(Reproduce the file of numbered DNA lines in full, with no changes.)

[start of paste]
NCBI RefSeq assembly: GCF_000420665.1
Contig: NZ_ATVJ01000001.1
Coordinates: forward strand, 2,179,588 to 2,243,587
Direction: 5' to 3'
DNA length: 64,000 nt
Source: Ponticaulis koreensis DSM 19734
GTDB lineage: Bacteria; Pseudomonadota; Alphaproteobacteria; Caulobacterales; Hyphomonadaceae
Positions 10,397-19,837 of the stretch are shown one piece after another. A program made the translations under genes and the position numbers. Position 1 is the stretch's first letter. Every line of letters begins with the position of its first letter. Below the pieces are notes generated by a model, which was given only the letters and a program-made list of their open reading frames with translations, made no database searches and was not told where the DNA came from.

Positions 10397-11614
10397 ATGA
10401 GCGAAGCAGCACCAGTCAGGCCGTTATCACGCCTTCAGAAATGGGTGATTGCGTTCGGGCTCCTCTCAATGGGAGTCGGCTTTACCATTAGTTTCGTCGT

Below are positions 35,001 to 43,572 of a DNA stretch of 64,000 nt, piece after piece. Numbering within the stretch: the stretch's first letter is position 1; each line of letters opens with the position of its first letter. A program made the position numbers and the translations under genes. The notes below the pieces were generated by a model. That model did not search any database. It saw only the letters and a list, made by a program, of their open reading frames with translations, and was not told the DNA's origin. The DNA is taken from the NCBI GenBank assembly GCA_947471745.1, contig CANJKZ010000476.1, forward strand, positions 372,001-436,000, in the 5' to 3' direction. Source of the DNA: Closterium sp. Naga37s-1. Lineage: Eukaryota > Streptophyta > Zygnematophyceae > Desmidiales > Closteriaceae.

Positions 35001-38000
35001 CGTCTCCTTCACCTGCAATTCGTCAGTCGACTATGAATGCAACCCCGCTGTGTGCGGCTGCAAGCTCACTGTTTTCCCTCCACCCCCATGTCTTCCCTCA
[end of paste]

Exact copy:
NCBI RefSeq assembly: GCF_000420665.1
Contig: NZ_ATVJ01000001.1
Coordinates: forward strand, 2,179,588 to 2,243,587
Direction: 5' to 3'
DNA length: 64,000 nt
Source: Ponticaulis koreensis DSM 19734
GTDB lineage: Bacteria; Pseudomonadota; Alphaproteobacteria; Caulobacterales; Hyphomonadaceae
Positions 10,397-19,837 of the stretch are shown one piece after another. A program made the translations under genes and the position numbers. Position 1 is the stretch's first letter. Every line of letters begins with the position of its first letter. Below the pieces are notes generated by a model, which was given only the letters and a program-made list of their open reading frames with translations, made no database searches and was not told where the DNA came from.

Positions 10397-11614
10397 ATGA
10401 GCGAAGCAGCACCAGTCAGGCCGTTATCACGCCTTCAGAAATGGGTGATTGCGTTCGGGCTCCTCTCAATGGGAGTCGGCTTTACCATTAGTTTCGTCGT

Below are positions 35,001 to 43,572 of a DNA stretch of 64,000 nt, piece after piece. Numbering within the stretch: the stretch's first letter is position 1; each line of letters opens with the position of its first letter. A program made the position numbers and the translations under genes. The notes below the pieces were generated by a model. That model did not search any database. It saw only the letters and a list, made by a program, of their open reading frames with translations, and was not told the DNA's origin. The DNA is taken from the NCBI GenBank assembly GCA_947471745.1, contig CANJKZ010000476.1, forward strand, positions 372,001-436,000, in the 5' to 3' direction. Source of the DNA: Closterium sp. Naga37s-1. Lineage: Eukaryota > Streptophyta > Zygnematophyceae > Desmidiales > Closteriaceae.

Positions 35001-38000
35001 CGTCTCCTTCACCTGCAATTCGTCAGTCGACTATGAATGCAACCCCGCTGTGTGCGGCTGCAAGCTCACTGTTTTCCCTCCACCCCCATGTCTTCCCTCA